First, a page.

SOUMILLON WILL NEED TO PLAY IT COOL

5 October 2003

Playing the ace: Dalakhani is the fastest, most brilliant horse in the Prix de l’Arc de Triomphe field. His 22-year-old jockey, Christophe Soumillon, is the coolest, most talented of the new crop of jockeys riding in France. But this afternoon he has got to play clever, and  play late.

The beauty of this game is that we know the opening hand. We know of High Chaparral’s sustained excellence, of Ange Gabriel’s 18-race toughness, of Vinnie Roe and Bollin Eric’s stamina, of Doyen’s potential, of Kris Kin’s deceptive laziness, of German star Dai Jin’s home reputation. We even know the second hand, the draw for starting position with High Chaparral locked in snug by the rail with Dalakhani stranded 14th of 14 on the wide outside. What we don’t know is how things will unroll as the field swings right-handed into the straight.

Or even the false straight – one of the most confusing things to the television viewer and most tempting to the rider is to get prematurely excited as the race makes the first right handed turn at the far end of the course. It appears they have swung the corner but they haven’t. There is another quarter of a mile left before the final turn. It is a test for punters and jockeys to hold their nerve. It will test Belgium’s greatest jockey.

For there will be a lot of action up front. Dalakhani, High Chaparral and Kris Kin all have pacemakers to press the gallop. High Chaparral’s stable-companion, Black Sam Bellamy, will want to attack, and High Chaparral himself will be right in his slipstream, happy to take over and challenge Dalakhani to come and catch him on rain-softened ground which may blunt the French star’s finishing kick.

From his draw, Soumillon will want to avoid being swung too wide on the turns but will also wish to settle to the middle or back of the field to avoid the disaster that dogged him in the Irish Derby. Worried about being trapped against the rail he jumped out of the stalls behind the pacemaker which, with the others dropping in behind him, meant that he was bound to be stranded in front a good two furlongs from home when the leader weakened.

Trainer Alain de Royer Dupre is no motormouth and while his summary – “Dalakhani had to be a leader, he is not a leader” – was the most brutal of verdicts, that first defeat also flags up what Dalakhani’s opponents must do today. The elegant but quite light-framed grey may have the best acceleration but he got outgunned the one time he really had to battle. High Chaparral and his team have to make this hurt.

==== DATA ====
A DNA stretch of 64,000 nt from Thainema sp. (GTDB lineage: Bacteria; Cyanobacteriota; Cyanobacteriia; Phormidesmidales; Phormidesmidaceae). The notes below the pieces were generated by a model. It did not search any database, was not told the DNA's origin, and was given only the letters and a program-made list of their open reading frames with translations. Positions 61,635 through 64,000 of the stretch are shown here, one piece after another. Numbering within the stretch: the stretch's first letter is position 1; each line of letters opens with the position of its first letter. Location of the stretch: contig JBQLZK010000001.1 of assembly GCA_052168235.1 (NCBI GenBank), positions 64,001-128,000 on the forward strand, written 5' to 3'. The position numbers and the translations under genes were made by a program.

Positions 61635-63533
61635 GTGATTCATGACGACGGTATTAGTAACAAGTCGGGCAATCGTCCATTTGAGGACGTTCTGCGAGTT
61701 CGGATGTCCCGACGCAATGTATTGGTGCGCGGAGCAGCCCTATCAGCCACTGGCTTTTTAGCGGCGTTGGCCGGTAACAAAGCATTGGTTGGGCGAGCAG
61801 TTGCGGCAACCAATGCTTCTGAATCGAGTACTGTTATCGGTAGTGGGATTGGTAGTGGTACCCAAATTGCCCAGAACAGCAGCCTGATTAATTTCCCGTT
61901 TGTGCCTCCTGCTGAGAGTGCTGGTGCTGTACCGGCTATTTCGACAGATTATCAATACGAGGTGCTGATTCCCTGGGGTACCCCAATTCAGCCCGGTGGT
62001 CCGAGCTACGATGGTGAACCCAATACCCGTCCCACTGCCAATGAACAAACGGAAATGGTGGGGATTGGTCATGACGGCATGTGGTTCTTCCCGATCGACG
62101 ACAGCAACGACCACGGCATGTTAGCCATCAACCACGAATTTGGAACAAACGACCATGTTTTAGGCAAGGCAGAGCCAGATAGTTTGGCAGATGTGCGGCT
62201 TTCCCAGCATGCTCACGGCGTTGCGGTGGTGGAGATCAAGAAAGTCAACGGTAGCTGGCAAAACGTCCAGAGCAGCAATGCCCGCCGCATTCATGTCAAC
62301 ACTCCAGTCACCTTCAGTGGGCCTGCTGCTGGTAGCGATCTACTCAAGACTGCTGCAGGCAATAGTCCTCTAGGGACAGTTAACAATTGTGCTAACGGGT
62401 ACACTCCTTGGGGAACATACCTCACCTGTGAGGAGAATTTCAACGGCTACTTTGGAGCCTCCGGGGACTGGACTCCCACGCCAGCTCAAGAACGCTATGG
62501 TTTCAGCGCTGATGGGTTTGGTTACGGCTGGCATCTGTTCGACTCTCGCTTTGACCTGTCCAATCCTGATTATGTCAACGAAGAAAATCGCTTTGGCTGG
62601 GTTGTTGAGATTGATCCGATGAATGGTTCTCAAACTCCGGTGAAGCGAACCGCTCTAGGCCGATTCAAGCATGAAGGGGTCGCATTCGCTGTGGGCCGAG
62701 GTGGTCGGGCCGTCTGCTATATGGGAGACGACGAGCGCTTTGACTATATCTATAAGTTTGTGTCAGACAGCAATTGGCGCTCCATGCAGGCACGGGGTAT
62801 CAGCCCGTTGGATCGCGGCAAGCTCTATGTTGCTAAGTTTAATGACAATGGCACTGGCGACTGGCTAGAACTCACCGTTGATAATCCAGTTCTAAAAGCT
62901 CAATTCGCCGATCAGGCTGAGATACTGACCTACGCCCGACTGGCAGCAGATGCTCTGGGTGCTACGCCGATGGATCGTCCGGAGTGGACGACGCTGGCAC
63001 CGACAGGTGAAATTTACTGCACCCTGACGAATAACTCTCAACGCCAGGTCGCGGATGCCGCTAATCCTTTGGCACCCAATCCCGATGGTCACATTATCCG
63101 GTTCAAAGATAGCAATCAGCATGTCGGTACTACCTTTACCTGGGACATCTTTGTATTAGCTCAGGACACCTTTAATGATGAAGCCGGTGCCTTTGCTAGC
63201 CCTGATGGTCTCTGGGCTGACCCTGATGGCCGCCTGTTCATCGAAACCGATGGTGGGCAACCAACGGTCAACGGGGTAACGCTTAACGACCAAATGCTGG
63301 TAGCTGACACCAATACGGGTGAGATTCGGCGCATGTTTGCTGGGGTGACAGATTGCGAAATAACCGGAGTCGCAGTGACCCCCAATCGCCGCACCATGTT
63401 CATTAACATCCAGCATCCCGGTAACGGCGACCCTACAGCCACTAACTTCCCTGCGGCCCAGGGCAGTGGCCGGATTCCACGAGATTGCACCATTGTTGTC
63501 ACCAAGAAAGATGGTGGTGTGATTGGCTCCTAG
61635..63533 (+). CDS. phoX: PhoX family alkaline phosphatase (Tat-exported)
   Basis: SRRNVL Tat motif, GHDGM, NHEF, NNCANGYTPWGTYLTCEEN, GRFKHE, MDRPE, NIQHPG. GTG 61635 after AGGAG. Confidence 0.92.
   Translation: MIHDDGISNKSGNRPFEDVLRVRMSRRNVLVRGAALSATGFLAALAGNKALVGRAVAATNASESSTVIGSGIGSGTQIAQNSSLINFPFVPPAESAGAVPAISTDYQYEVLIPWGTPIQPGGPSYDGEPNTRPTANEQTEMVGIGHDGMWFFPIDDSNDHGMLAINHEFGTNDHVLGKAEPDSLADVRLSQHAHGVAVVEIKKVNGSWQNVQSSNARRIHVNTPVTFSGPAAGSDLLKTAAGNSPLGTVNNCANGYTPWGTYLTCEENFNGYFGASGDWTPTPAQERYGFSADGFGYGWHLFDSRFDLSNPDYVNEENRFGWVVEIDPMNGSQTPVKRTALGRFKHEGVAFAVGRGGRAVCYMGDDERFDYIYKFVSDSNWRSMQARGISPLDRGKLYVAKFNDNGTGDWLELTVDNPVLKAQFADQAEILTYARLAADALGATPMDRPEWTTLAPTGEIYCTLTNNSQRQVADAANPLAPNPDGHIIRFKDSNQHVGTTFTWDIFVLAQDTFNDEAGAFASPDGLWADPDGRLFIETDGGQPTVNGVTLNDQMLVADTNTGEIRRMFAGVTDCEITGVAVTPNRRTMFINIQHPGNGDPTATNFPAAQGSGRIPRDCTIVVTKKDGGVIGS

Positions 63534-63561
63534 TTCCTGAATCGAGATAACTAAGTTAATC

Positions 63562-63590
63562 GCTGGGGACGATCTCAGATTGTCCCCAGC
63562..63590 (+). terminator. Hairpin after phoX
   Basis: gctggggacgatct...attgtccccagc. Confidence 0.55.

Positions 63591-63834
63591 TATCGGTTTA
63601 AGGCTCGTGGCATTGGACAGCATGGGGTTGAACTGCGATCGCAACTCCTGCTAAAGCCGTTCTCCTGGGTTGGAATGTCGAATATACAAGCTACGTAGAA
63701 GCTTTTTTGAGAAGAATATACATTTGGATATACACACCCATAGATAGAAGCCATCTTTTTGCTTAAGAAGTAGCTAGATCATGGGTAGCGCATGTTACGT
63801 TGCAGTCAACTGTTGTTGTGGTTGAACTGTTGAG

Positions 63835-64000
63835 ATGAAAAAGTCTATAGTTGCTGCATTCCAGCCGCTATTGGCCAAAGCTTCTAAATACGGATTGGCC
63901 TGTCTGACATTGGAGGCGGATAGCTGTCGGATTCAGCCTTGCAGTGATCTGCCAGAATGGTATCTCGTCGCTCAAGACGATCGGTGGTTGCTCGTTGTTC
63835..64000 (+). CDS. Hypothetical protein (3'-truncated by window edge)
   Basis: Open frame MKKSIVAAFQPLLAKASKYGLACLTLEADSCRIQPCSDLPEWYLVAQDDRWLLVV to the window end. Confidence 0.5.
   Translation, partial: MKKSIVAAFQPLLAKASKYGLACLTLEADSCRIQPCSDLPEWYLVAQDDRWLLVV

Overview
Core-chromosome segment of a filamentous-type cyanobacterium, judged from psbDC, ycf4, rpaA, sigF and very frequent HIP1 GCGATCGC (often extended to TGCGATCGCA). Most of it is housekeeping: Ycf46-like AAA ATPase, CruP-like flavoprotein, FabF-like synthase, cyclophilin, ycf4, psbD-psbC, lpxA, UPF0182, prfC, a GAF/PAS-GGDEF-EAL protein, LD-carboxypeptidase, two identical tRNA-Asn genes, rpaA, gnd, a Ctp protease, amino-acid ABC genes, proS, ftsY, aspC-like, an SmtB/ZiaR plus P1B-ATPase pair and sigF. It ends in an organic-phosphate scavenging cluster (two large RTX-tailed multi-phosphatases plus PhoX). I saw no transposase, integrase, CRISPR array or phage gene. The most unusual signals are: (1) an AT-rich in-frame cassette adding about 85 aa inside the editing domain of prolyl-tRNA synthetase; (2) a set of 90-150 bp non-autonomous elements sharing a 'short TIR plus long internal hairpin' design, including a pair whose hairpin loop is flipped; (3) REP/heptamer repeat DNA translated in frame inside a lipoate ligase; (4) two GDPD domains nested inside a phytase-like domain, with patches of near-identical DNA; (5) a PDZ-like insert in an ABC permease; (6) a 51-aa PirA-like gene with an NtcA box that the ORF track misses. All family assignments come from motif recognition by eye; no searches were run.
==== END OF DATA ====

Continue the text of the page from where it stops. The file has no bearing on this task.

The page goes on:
That means they have to wind the gallop up from the front. Soumillon has to avoid letting them get detached from him, ensuring he does not get dragged back by the pacemakers, as they roll like flotsam through the field, or trapped by any other rival who would relish his discomfort if they had him on their inside. But above all, young Soumillon must hold his nerve, must not use Dalakhani too early, must not yet play the ace. This week he will have been viewing past Arcs, the key date being 1986, when Pat Eddery rode the greatest waiting race I have seen on Dancing Brave.

As the field hit the straight Dancing Brave moved out for a moment from the back of the field. Up front, super mare Triptych and English Derby winner Shahrastani were on the attack, with French ace Bering closing on the outside. The instinct was for Eddery to set out in pursuit. Instead, he moved back in and kept the powder dry. “I didn’t,” he said afterwards in perfect understatement, “want to use his speed too soon.”

When he did, Dancing Brave came as if from a sling shot. His attack up the wide outside was so dramatic and so fast that our Channel 4 cameras missed the first part of it. But is Dalakhani as fast as the Guineas winner Dancing Brave? Were Bering and Triptych quite as strong as High Chaparral will be this afternoon? The answer surely has to be `no’.

Because of the Falbrav controversy last time and the Hawk Wing hype last year, High Chaparral has never been fully paid his dues. In 10 races he has only been beaten once since his debut and that was when a narrow third after an interrupted preparation in this race last October. He has won Derbys at Epsom and The Curragh and the Breeders’ Cup round the cambered speedway track at Arlington in Chicago. His shoulder has been a worry before and after his tough battle at Leopardstown, but this is a mature and battle-hardened star who every jockey would just love to ride.

Michael Kinane knows what he has to do. He must trump the Dalakhani ace.

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